Will consumers really share bank details in order to bet?

What better way to ring in the year than by reading this excellent summary by Scott Longley for iGB, of where we are at present in the interminable affordability debate.

A number of nails are hit firmly on the head, not least of which is the current (slightly wilful) failure of the industry to understand the direction in which the wind is blowing, and take proactive steps to control and manage the process on that basis. 

As we’ve said before, putting our collective fingers in our collective ears and hoping the whole thing goes away really doesn’t feel like a strategy, certainly not at this late stage. Having said that, I do feel the industry itself is ahead of the BGC (which it could be argued is just doing its job). Most operators we speak to are aware that change is both inevitable and something they need to plan for, starting yesterday.

But here I want to talk about something slightly different, which is the oft-quoted conclusion that consumers will not share financial information in order to be able to gamble, or as the article puts it (summarising this report sponsored by the BGC) “nearly 70 per cent of people who place a bet said they would be unwilling to allow regulated firms to carry out compulsory affordability checks to prove they can afford to wager”.

This is a claim that crops up repeatedly in one way shape or form. But how true is it, really?

There’s a couple of things worth saying about the 70% figure from the EY/BGC report before we go any further:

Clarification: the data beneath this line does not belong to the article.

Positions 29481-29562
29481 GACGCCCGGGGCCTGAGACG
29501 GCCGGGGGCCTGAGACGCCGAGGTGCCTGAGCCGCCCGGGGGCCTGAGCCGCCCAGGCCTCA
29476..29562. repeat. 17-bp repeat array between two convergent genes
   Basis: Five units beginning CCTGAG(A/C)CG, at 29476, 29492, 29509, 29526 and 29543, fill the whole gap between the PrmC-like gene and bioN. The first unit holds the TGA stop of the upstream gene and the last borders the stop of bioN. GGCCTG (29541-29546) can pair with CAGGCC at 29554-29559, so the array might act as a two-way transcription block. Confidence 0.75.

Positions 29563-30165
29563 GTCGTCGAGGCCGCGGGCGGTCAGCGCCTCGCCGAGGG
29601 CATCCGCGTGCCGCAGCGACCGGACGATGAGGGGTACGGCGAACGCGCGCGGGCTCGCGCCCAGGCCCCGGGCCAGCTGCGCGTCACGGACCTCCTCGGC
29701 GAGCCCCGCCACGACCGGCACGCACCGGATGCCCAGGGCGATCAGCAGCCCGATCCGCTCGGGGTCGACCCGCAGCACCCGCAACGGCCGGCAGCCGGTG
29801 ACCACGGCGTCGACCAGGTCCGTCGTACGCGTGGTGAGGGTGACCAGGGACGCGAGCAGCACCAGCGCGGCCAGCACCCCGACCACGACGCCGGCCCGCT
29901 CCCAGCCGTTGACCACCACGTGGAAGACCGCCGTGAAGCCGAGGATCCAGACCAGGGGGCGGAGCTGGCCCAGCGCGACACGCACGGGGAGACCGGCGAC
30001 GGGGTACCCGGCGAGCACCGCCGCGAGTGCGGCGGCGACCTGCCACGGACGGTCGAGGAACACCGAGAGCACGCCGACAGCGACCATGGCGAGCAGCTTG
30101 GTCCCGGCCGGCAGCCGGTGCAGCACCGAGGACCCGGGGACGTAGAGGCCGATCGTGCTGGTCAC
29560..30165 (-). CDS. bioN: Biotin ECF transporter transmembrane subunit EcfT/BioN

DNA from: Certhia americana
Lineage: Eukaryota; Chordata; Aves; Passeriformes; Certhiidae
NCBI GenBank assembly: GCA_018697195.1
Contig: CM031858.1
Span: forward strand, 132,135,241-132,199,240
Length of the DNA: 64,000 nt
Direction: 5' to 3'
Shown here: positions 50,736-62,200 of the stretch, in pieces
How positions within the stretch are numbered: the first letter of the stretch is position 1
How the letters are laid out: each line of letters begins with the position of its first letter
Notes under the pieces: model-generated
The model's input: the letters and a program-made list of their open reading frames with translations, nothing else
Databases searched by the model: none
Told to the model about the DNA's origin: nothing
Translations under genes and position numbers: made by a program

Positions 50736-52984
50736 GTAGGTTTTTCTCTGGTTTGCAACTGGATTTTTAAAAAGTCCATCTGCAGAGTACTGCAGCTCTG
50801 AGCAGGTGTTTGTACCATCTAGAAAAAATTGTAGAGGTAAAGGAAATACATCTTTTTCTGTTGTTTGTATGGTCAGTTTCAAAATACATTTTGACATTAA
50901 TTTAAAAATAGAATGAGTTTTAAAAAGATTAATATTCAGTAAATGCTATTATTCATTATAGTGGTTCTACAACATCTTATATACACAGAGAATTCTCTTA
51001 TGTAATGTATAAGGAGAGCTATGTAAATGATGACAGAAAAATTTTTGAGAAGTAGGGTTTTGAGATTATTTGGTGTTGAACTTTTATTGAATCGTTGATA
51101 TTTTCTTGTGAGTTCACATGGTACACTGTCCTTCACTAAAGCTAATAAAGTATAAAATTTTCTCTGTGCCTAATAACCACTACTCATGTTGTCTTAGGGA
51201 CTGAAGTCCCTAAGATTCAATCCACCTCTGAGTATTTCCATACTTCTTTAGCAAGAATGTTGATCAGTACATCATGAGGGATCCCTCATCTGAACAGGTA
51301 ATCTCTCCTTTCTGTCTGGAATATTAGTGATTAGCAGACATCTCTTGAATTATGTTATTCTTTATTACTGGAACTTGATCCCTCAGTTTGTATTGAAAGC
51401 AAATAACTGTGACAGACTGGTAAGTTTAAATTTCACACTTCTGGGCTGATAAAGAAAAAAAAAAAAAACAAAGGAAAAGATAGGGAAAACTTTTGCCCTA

• Firstly, consumers are notoriously unreliable when it comes to any question about what they will or won’t do in the future, or indeed what they do or do not want. In general, data based on survey responses to ‘what would you do if?’ type questions is something close to worthless when it comes to really predicting the future.
  • Secondly, there remains a huge amount of confusion amongst consumers about what affordability checks really mean, why they exist, and what their relationship with other checks (KYC, source of funds, etc) really is. You only have to spend a few minutes on social media to realise this is the case. Many punters appear to confuse affordability checks with staking restrictions applied by operators, for example. Again, I have a hard time really trusting data like this when there is so much obvious confusion in the market.

So if we can’t trust what people say, what should we trust? At the risk of being glib, and to paraphrase Jane Austen, we should probably look at what they do.

The empirical evidence

Here the evidence is infinitely more encouraging.

It largely comes from three sources, namely:

  • Our own experience of opt-in rates when it comes to sharing financial data via Open Banking
  • Opt-in rates in other industries when sharing of financial data is a requirement
  • The experience of the gambling industry itself with similar (if not identical) requirements such as ID verification